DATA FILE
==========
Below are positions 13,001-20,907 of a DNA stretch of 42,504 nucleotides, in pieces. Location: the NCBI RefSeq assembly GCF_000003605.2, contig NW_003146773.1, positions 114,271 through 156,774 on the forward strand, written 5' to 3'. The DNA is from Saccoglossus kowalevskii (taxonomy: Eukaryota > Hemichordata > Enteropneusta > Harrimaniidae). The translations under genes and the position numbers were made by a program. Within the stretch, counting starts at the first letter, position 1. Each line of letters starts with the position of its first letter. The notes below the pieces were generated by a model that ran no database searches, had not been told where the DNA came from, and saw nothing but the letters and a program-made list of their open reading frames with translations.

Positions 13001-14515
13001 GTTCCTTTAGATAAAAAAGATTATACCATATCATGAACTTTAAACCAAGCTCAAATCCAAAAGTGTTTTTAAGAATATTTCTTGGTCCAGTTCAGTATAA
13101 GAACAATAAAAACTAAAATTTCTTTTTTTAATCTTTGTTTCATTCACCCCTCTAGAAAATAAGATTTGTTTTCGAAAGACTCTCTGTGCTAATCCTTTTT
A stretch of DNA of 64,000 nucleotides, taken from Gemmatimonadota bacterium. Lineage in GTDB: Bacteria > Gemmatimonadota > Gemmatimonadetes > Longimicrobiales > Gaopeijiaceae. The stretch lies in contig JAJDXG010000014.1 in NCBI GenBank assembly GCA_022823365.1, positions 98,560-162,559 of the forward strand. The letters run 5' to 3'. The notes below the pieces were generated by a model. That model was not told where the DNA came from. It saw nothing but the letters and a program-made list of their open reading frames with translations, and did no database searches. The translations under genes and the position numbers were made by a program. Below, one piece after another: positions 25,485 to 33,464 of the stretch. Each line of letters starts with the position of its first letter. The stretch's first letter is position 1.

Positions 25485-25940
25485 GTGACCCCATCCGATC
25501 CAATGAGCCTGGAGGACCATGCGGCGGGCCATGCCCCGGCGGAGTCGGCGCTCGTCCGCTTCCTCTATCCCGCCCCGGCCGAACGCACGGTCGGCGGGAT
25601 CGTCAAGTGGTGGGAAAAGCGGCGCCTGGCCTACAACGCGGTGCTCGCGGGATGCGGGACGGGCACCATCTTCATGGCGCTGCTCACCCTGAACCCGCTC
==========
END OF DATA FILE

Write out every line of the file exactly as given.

Below are positions 13,001-20,907 of a DNA stretch of 42,504 nucleotides, in pieces. Location: the NCBI RefSeq assembly GCF_000003605.2, contig NW_003146773.1, positions 114,271 through 156,774 on the forward strand, written 5' to 3'. The DNA is from Saccoglossus kowalevskii (taxonomy: Eukaryota > Hemichordata > Enteropneusta > Harrimaniidae). The translations under genes and the position numbers were made by a program. Within the stretch, counting starts at the first letter, position 1. Each line of letters starts with the position of its first letter. The notes below the pieces were generated by a model that ran no database searches, had not been told where the DNA came from, and saw nothing but the letters and a program-made list of their open reading frames with translations.

Positions 13001-14515
13001 GTTCCTTTAGATAAAAAAGATTATACCATATCATGAACTTTAAACCAAGCTCAAATCCAAAAGTGTTTTTAAGAATATTTCTTGGTCCAGTTCAGTATAA
13101 GAACAATAAAAACTAAAATTTCTTTTTTTAATCTTTGTTTCATTCACCCCTCTAGAAAATAAGATTTGTTTTCGAAAGACTCTCTGTGCTAATCCTTTTT
A stretch of DNA of 64,000 nucleotides, taken from Gemmatimonadota bacterium. Lineage in GTDB: Bacteria > Gemmatimonadota > Gemmatimonadetes > Longimicrobiales > Gaopeijiaceae. The stretch lies in contig JAJDXG010000014.1 in NCBI GenBank assembly GCA_022823365.1, positions 98,560-162,559 of the forward strand. The letters run 5' to 3'. The notes below the pieces were generated by a model. That model was not told where the DNA came from. It saw nothing but the letters and a program-made list of their open reading frames with translations, and did no database searches. The translations under genes and the position numbers were made by a program. Below, one piece after another: positions 25,485 to 33,464 of the stretch. Each line of letters starts with the position of its first letter. The stretch's first letter is position 1.

Positions 25485-25940
25485 GTGACCCCATCCGATC
25501 CAATGAGCCTGGAGGACCATGCGGCGGGCCATGCCCCGGCGGAGTCGGCGCTCGTCCGCTTCCTCTATCCCGCCCCGGCCGAACGCACGGTCGGCGGGAT
25601 CGTCAAGTGGTGGGAAAAGCGGCGCCTGGCCTACAACGCGGTGCTCGCGGGATGCGGGACGGGCACCATCTTCATGGCGCTGCTCACCCTGAACCCGCTC